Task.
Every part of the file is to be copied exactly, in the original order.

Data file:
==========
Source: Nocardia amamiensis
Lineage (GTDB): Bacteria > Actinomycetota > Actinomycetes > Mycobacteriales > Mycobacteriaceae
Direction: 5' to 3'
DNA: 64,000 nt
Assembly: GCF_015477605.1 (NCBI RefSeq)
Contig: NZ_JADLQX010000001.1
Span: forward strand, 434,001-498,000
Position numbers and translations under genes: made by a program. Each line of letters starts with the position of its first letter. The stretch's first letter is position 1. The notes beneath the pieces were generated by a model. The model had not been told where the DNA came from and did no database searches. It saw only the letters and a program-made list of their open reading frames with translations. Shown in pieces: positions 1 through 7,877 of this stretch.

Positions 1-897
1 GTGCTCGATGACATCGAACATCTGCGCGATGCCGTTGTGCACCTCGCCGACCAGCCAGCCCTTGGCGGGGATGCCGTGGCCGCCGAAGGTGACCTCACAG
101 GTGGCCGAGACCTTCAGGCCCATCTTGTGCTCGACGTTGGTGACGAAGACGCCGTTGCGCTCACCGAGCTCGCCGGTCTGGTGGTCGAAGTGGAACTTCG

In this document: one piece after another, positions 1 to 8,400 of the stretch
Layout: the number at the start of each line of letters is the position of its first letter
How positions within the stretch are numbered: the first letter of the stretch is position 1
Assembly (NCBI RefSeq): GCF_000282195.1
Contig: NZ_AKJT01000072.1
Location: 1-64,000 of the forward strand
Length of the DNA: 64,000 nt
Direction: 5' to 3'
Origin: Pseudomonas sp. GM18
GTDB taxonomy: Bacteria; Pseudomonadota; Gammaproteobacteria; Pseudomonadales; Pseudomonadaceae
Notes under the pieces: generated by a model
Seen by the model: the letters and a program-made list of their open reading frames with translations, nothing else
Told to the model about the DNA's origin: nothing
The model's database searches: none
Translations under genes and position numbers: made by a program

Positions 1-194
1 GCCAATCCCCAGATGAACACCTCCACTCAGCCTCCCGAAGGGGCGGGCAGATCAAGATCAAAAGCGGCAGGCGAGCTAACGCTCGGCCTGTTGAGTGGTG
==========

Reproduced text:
Source: Nocardia amamiensis
Lineage (GTDB): Bacteria > Actinomycetota > Actinomycetes > Mycobacteriales > Mycobacteriaceae
Direction: 5' to 3'
DNA: 64,000 nt
Assembly: GCF_015477605.1 (NCBI RefSeq)
Contig: NZ_JADLQX010000001.1
Span: forward strand, 434,001-498,000
Position numbers and translations under genes: made by a program. Each line of letters starts with the position of its first letter. The stretch's first letter is position 1. The notes beneath the pieces were generated by a model. The model had not been told where the DNA came from and did no database searches. It saw only the letters and a program-made list of their open reading frames with translations. Shown in pieces: positions 1 through 7,877 of this stretch.

Positions 1-897
1 GTGCTCGATGACATCGAACATCTGCGCGATGCCGTTGTGCACCTCGCCGACCAGCCAGCCCTTGGCGGGGATGCCGTGGCCGCCGAAGGTGACCTCACAG
101 GTGGCCGAGACCTTCAGGCCCATCTTGTGCTCGACGTTGGTGACGAAGACGCCGTTGCGCTCACCGAGCTCGCCGGTCTGGTGGTCGAAGTGGAACTTCG

In this document: one piece after another, positions 1 to 8,400 of the stretch
Layout: the number at the start of each line of letters is the position of its first letter
How positions within the stretch are numbered: the first letter of the stretch is position 1
Assembly (NCBI RefSeq): GCF_000282195.1
Contig: NZ_AKJT01000072.1
Location: 1-64,000 of the forward strand
Length of the DNA: 64,000 nt
Direction: 5' to 3'
Origin: Pseudomonas sp. GM18
GTDB taxonomy: Bacteria; Pseudomonadota; Gammaproteobacteria; Pseudomonadales; Pseudomonadaceae
Notes under the pieces: generated by a model
Seen by the model: the letters and a program-made list of their open reading frames with translations, nothing else
Told to the model about the DNA's origin: nothing
The model's database searches: none
Translations under genes and position numbers: made by a program

Positions 1-194
1 GCCAATCCCCAGATGAACACCTCCACTCAGCCTCCCGAAGGGGCGGGCAGATCAAGATCAAAAGCGGCAGGCGAGCTAACGCTCGGCCTGTTGAGTGGTG